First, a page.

417 F2d 296 United States v. Hunter
417 F.2d 296
UNITED STATES of America, Plaintiff-Appellee,
Jerry Wayne HUNTER, Defendant-Appellant.
No. 27008 Summary Calendar.
United States Court of Appeals Fifth Circuit.
Oct. 17, 1969.
Larry Schoenbrun (Ct. Apptd.), Dallas, Tex., for appellant.
Eldon B. Mahon, U.S. Atty., Andrew Barr, Asst. U.S. Atty., Dallas, Tex., for appellee.
Before THORNBERRY, MORGAN and CARSWELL, Circuit Judges.
Appellant and another man were indicted for escape from a federal reformatory, for kidnapping and transporting the victim in interstate commerce, and for transporting a stolen automobile in interstate commerce. Appellant was represented by appointed counsel before the Federal District Court for the Northern District of Texas, and pled guilty to each of the offenses charged. Appellant was sentenced to a term of thirty years on the kidnapping count and to terms of four years each on the stolen automobile and escape counts. He takes this appeal from those sentences.1
Appellant's sole argument is that he was denied adequate representation of counsel in violation of the Sixth Amendment of the United States Constitution. He makes no assertion, however, that the record reflects any error, plain or otherwise. He cites no defect in the proceedings, no specific inadequacy in defense counsel's representation. In fact, appellant admits that his appointed counsel worked diligently on his behalf. Appellant argues, however, that he was denied his Sixth Amendment right to counsel because his appointed trial counsel was a specialist in oil and gas and corporate work and had no experience or expertise in criminal law. That is perhaps an interesting theory, but one that is not properly before this Court. This point was not raised before the district court, and the record does not present sufficient facts for a determination of this question on direct appeal. See Moore v. United States, 5 Cir. 1966, 359 F.2d 852. The Government has not been afforded an opportunity to prove that appellant's appointed counsel gave his client adequate representation, nor the opportunity to present evidence showing the quality of justice being administered in federal courts in the Northern District of Texas as a result of the Criminal Justice Act and the plan for appointment of defense attorneys adopted under that Act.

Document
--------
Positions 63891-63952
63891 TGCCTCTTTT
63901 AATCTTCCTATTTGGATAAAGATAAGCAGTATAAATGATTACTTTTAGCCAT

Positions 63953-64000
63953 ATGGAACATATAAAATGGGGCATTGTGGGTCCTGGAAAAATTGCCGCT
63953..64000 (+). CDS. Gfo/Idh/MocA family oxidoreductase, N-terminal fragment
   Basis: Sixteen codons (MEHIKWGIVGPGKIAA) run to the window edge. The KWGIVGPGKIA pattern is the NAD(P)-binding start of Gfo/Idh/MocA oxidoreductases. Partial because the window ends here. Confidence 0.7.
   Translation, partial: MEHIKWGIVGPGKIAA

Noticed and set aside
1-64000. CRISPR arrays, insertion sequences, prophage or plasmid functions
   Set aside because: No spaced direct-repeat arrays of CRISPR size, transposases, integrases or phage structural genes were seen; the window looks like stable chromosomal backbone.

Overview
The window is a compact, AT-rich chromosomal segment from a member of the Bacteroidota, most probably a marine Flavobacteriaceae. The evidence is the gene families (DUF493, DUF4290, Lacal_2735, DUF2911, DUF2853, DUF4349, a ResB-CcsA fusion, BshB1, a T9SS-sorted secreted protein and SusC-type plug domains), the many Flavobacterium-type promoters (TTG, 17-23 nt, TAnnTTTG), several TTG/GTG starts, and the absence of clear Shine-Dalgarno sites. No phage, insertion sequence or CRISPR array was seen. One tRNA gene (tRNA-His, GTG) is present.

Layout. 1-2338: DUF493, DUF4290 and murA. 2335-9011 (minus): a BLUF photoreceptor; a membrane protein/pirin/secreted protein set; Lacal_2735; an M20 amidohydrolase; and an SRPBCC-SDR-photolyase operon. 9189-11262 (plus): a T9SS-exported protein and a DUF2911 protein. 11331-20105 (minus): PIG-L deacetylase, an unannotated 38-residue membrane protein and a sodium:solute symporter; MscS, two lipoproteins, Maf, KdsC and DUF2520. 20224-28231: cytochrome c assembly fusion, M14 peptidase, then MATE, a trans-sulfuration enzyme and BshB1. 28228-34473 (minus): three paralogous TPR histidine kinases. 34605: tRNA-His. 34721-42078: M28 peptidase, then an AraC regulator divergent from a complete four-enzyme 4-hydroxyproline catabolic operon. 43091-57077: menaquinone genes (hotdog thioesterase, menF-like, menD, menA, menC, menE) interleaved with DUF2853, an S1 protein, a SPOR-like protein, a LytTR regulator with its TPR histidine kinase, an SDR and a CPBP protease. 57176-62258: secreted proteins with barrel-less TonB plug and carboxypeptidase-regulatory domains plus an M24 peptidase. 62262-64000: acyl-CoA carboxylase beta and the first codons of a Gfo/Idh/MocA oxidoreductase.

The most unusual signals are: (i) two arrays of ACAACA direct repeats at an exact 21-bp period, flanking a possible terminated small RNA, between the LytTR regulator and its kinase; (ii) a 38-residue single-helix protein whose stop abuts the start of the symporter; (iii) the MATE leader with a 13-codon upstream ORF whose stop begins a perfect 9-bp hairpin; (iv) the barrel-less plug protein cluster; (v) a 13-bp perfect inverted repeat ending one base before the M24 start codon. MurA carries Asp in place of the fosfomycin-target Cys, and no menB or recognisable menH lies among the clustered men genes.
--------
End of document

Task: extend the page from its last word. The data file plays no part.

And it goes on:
The judgment is affirmed, without prejudice to the right of the appellant to present his contention involving representation of counsel by other proceedings available to him. See Moore v. United States, supra, and Tyree v. United States, 5th Cir. 1965, 351 F.2d 611.
Pursuant to Rule 18 of the Rules of this Court, we have concluded on the merits that this case is of such character as not to justify oral argument and have directed the Clerk to place the case on the Summary Calendar and to notify the parties in writing. See Murphy v. Houma Well Service, 5th Cir. 1969, 409 F.2d 804, Part I